HTML and CSS Reference
In-Depth Information
Add Internal Headings
Place h1 - h6 elements at reasonable breaks throughout long pages.
<div class="title">The Ungrammatical Times</div>
<div class="headline">Mill Employees Refuse to Work After
<div class="headline">First time offenders cut in
<h1>The Ungrammatical Times</h1>
<h2>Mill Employees Refuse to Work After Death</h2>
<h2>First time offenders cut in half</h2>
Assistive software enables both visually and physically impaired readers to jump to the next headline on a page
with a single keystroke. However, this works only when those headings are identified with proper HTML markup.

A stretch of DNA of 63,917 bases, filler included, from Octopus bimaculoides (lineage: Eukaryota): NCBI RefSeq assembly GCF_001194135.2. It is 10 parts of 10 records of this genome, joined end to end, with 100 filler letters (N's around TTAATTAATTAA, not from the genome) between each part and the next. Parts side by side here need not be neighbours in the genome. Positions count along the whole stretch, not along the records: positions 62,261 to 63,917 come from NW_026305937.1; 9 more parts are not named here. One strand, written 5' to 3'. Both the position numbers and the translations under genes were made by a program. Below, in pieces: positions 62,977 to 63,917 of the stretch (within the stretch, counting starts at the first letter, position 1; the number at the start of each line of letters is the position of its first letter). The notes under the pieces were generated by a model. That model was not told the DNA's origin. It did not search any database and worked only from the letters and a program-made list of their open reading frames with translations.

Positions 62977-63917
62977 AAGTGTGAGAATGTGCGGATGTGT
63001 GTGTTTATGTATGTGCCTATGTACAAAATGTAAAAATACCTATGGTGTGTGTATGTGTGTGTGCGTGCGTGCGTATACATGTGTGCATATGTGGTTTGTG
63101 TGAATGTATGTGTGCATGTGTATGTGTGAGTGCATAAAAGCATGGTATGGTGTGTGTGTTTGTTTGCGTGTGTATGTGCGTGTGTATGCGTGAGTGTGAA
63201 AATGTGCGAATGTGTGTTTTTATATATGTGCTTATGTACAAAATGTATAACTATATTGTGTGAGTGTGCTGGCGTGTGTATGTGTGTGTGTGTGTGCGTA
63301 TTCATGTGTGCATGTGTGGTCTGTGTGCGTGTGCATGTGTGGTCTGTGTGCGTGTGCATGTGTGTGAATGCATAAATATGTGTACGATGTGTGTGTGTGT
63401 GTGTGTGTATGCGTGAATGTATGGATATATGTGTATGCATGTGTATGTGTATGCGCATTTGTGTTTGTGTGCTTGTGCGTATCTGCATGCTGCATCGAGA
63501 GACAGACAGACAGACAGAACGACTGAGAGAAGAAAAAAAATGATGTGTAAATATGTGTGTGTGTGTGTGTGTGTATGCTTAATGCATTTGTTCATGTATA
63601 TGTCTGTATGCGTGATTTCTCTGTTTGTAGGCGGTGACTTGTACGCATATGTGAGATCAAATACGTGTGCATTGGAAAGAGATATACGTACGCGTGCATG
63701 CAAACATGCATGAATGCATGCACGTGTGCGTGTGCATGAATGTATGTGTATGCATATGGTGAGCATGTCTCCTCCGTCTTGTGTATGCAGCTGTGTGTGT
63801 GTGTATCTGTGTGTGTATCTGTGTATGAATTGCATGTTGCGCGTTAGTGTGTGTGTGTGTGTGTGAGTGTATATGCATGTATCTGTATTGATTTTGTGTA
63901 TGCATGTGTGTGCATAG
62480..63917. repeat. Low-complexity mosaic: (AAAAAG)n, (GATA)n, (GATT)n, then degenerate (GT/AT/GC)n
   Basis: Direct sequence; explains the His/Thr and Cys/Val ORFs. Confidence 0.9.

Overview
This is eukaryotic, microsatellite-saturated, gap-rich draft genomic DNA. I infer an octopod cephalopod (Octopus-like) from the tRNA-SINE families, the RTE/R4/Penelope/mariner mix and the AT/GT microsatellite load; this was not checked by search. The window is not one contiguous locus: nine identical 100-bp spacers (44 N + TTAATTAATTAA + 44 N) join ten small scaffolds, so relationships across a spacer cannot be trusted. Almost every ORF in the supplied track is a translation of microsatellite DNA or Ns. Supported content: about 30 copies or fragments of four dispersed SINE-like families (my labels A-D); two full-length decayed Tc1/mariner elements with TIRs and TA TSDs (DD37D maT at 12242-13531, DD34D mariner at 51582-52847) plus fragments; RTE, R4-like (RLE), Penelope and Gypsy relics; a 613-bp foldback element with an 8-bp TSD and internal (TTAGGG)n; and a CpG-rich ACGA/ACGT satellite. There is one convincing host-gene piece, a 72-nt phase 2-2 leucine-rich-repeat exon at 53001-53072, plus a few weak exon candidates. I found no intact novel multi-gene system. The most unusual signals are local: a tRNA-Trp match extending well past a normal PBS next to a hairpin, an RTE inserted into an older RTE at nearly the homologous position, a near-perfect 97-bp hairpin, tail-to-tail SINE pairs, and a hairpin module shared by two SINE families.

Potential Trade-offs
You may need to rewrite the stylesheets for the page to restore the original look and feel. However, this
shouldn't be hard.
There's no easy way to find mislabeled headings. They can be p elements, div elements, even span or dt
elements. On most sites, though, the problems tend to be consistent from page to page. Once you've identified
how a site is formatting headings, you can devise a search and replace to find and fix them. For instance, if a
site has identified each heading as a headline class, it's simple to search for class="headline" .
One thing you may wish to consider is adding subheads to medium-to-long pages that don't already have them.
Users of all abilities tend to scan pages rather than reading them from beginning to end. They zero in on only
the sections they're most interested in. Descriptive subheads on the page make the scanning process easier.
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